Children and Bus Driver Shortages

For most of us, we take a sick day or go to an appointment with our doctor with little pomp and ceremony. We also enjoy some measure of discretion from our employer when we do find ourselves away from work for health reasons. For the most part, employers respect our right to privacy. Most employers even have a back-up plan that allows an employee to enjoy that right to privacy. However, recent events have left me wondering whether or not some employees of the Department of Transportation enjoy this right too?

Prince Edward Island has a shortage of school bus drivers. This is a well-known fact. Just this past week I have received three emails from my daughter’s school stating the bus will be one hour late picking up because of a shortage of bus drivers and they have to do multiple runs to accommodate. I actually witnessed some of the challenges this presents our schools first hand when I picked up my daughter after school. The principal was spending time making sure students knew where they were supposed to be and that they got on their reassigned bus or had a parent picking them up.

Education is important for our children. When a child is forced to arrive late and to stay later, it throws them off schedule. It is not fair to them. How can we expect our children to effectively learn when they are arriving to class late? This often leads to increased anxiety. This, in turn, negatively impacts the learning environment in the class for the kids who are already there.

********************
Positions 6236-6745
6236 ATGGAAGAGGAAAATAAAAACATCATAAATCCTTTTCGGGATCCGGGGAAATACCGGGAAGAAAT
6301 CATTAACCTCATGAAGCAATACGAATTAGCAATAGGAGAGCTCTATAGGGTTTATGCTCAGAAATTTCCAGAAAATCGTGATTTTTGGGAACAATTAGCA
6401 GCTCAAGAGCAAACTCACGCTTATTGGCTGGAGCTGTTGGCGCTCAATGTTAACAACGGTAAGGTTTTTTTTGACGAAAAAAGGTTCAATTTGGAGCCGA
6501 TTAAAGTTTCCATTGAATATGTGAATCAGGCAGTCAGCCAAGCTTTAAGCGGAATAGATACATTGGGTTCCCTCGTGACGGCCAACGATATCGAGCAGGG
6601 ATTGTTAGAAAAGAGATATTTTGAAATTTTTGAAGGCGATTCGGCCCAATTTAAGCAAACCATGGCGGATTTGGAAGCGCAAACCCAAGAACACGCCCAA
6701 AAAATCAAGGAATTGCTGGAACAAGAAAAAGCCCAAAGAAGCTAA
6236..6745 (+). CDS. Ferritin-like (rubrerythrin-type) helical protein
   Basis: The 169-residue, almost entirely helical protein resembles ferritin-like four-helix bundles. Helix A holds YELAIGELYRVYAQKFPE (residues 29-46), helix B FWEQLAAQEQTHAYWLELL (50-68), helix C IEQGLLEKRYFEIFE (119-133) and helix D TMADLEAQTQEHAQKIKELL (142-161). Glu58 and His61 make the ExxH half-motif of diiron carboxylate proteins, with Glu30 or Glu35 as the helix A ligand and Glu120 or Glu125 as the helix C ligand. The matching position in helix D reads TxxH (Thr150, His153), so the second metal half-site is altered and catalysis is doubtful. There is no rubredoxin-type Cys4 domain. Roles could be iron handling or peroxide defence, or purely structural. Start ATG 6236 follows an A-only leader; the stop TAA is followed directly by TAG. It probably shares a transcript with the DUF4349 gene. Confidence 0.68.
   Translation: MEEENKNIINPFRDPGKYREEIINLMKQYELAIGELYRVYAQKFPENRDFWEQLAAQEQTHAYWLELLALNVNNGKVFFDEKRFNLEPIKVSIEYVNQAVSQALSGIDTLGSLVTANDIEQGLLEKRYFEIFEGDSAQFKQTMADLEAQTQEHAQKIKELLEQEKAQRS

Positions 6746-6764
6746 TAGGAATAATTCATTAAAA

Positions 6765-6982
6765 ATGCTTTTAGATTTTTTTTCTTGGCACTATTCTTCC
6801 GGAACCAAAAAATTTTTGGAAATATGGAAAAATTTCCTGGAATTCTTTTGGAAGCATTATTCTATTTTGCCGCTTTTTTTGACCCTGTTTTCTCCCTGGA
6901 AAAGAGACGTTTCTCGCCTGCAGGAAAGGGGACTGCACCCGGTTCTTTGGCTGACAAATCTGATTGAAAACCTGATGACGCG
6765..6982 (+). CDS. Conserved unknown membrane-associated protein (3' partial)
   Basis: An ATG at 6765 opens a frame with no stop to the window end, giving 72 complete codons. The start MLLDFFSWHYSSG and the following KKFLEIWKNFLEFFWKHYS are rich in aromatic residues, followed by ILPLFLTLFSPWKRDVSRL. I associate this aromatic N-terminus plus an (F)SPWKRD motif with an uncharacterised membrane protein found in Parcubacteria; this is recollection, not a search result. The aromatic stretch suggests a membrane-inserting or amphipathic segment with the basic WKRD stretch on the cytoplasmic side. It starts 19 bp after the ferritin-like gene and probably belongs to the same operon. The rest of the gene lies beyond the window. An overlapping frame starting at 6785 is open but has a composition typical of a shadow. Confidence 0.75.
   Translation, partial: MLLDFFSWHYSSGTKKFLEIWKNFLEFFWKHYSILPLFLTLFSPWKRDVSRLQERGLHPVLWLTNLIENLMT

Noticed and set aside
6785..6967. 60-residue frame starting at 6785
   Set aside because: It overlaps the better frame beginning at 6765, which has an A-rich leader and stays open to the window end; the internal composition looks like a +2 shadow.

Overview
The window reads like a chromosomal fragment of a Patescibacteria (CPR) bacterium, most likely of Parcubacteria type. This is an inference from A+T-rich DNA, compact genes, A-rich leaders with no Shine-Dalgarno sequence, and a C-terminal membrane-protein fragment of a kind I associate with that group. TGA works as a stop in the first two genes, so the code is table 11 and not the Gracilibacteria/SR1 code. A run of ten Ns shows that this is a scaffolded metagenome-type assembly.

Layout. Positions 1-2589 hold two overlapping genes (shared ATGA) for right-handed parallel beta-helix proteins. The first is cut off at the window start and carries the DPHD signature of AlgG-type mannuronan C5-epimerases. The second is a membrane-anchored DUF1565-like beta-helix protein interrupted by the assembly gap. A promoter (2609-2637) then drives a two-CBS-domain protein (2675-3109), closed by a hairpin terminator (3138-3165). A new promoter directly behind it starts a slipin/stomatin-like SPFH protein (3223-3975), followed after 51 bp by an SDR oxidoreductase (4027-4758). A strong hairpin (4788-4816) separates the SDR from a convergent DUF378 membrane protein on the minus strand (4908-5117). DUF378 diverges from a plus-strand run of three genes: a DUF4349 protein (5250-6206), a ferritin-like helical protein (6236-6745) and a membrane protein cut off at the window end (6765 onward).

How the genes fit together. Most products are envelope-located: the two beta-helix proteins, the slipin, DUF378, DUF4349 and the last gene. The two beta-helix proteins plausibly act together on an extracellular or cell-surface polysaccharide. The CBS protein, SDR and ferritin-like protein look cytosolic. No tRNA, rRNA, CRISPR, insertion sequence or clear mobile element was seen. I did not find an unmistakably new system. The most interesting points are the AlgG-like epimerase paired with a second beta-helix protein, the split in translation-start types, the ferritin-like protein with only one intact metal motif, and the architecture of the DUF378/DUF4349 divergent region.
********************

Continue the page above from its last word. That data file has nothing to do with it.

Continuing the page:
Then there is the practice of announcing publicly on the radio that a particular driver is running late. Can you imagine being late for work, or absent for cause, and have it broadcast to the entire Island? Yet this is what we hear on the radio daily about bus drivers – “So and So’s route is running one hour late to such and such a school this morning.” Yet, often, these late driver announcements are actually due to drivers having to readjust their run schedule to accommodate the lack of drivers to complete the regularly scheduled bus runs. This is never acknowledged and the public is left with the unfair assumption that someone is falling behind in their work responsibility. This should not be happening. It is unfair and demeaning to our hard-working bus drivers.

Our public school boards should, instead, institute a process for providing necessary information to parents regarding changes to their children’s bus routes and schedules in a way that respects the privacy of our bus drivers. They deserve the same respect and dignity as any other public servant. They should not be publicly ‘shamed’ for interruptions in their work schedules. If another reason beyond that is necessary, they are important guardians of our children’s safety and should enjoy the respect that deserves.

Finally, government has the means and ability to address the issue causing these two unfair situations. I want to know why does it seem it is ignoring its responsibility to our children and our public servants? Our school bus drivers are paying a price through the unfair and unwarranted public shaming for situations most often outside their control. Our children are unnecessarily placed in situations of anxiety and embarrassment for the same situations that are definitely outside their control. I am ticked off by this. It is time for government to make a change for the better.

Michele Beaton is the MLA for District 5 Mermaid-Stratford